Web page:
Only 12 thoroughbreds have achieved the feat in the past century, but Justify’s rivals are already conceding it will take a minor miracle to stop him winning the most coveted prize in horse racing.
At this weekend’s Belmont Stakes on Long Island, the 150th anniversary of the New York race, Justify has the chance to join the exclusive stable of Triple Crown winners after triumphs at the Kentucky Derby and Preakness Stakes earlier this year.
The chestnut colt would become just the second horse to win the esteemed Triple Crown since 1978, with the great American Pharoah the most recent to complete the sweep in 2015.
Justify will run from the rail after drawing the unfancied No. 1 post — one trainer Bob Baffert always likes to avoid — but it will take more than that to stop him.
“I think, like all of us, we need Justify to wake up on the wrong side of the bed to have a chance,” said Todd Pletcher, trainer of fellow starters Vino Rosso and Noble Indy.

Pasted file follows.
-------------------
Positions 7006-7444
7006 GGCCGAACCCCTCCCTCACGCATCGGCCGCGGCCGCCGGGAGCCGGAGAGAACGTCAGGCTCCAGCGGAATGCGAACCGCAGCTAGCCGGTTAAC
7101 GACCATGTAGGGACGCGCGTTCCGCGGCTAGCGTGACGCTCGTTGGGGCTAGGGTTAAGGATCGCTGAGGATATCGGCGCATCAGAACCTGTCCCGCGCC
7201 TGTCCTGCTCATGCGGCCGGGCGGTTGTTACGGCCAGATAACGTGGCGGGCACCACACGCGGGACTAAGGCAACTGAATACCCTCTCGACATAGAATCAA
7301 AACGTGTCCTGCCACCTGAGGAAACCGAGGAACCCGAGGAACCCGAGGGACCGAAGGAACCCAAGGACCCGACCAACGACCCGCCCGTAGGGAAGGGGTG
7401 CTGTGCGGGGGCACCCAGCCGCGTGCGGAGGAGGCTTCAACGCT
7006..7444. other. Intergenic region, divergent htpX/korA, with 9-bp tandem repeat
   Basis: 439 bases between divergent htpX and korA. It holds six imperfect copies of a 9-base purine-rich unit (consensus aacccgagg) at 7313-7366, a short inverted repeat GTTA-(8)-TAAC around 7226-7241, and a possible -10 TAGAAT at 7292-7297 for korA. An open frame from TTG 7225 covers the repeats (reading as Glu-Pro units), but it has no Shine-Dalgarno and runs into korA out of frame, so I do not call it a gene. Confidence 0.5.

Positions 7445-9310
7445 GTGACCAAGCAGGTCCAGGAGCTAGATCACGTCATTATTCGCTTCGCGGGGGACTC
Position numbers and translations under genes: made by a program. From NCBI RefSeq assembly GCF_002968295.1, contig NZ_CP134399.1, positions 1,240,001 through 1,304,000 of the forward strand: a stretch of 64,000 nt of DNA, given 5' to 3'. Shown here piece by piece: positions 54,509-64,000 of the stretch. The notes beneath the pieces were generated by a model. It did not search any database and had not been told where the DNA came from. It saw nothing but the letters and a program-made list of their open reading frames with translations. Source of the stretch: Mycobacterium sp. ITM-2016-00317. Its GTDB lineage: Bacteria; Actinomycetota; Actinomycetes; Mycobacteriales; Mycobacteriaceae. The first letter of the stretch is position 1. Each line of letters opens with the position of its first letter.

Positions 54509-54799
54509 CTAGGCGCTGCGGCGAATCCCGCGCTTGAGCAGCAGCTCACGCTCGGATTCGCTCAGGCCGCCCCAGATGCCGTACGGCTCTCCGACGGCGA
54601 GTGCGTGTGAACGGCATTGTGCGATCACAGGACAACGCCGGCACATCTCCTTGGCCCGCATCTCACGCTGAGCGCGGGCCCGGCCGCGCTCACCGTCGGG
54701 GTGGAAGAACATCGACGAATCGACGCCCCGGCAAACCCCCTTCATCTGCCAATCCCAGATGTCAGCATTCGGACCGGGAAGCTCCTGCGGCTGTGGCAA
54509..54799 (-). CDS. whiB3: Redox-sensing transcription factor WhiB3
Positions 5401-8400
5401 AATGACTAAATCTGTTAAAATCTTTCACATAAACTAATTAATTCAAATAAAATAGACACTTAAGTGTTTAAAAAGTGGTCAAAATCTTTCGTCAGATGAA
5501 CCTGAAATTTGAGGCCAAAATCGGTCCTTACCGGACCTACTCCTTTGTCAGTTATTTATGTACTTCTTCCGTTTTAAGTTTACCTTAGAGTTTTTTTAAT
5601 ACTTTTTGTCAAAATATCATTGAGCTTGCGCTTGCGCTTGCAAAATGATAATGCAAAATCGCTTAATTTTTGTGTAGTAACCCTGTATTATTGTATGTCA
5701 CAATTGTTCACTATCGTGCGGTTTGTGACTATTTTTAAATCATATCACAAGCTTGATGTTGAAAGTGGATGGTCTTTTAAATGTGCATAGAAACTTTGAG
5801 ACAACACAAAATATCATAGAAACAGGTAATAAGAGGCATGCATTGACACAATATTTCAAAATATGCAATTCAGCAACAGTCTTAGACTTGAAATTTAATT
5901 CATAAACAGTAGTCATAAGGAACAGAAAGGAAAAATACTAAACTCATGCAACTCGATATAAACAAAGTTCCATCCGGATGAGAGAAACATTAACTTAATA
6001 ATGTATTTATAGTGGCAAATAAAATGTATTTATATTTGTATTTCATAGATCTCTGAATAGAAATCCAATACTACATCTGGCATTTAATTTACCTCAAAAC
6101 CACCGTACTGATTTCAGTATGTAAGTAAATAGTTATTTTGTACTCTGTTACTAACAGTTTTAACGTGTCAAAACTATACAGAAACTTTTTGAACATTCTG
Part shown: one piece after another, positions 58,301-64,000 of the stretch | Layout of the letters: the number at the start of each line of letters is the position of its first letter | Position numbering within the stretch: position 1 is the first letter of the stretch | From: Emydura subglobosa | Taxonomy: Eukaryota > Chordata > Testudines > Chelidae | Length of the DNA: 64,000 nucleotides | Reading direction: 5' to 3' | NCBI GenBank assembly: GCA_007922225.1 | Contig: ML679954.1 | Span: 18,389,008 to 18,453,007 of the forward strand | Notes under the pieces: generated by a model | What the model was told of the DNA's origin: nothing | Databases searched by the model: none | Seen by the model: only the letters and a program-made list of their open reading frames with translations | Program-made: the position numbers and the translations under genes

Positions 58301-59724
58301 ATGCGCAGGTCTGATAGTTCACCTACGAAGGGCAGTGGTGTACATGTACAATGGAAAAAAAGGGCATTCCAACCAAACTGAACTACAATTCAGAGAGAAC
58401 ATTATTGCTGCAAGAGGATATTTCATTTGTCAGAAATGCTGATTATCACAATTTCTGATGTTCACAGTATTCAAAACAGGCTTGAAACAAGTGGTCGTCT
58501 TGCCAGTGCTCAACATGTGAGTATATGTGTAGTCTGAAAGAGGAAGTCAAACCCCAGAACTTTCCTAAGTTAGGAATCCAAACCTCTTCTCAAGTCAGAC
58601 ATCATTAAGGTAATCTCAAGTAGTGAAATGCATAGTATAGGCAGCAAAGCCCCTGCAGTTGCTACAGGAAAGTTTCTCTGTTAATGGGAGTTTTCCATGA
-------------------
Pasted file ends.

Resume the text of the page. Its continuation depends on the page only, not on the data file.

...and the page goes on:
While American Pharoah charged to glory from post five, past Triple Crown winners from No. 1 include Citation (1948), Assault (1946), Gallant Fox (1930) and Sir Barton (1919).
Footsteps of Pharoah
For Baffert, victory for Justify would see him become the second trainer ever to have two Triple Crown horses to his name.
“This horse is starting to act like Pharoah,” said Baffert of Justify, which recently became the first Derby winner in 136 years that did not to race as a two-year-old.
“I think I see a lot of resemblance in these two, the way they move … When I worked him after the Preakness, American Pharoah, when he would breathe, he was like he was a machine. And this horse is getting there.”
The story so far
Justify, ridden by 52-year-old Mike Smith, won a rain-soaked Kentucky Derby ahead of Good Magic in May, before handing Baffert a record-equaling 14th race win in the second of the three Triple Crown events at the Preakness just two weeks later.
While each of the three races date back to the second half of the nineteenth century, the concept of the Triple Crown wasn’t conceived until several decades later.
Gallant Fox became the first horse to popularize the term with his success in 1930, although it was Sir Barton in 1919 that first won the three races in the same year.
American Pharoah’s 2015 victory put an end to a 37-year Triple Crown drought — a period that saw 13 horses fall short at the Belmont.
Smith and Justify, however, are hot favorites to win in New York on Saturday and write their names into racing’s history books.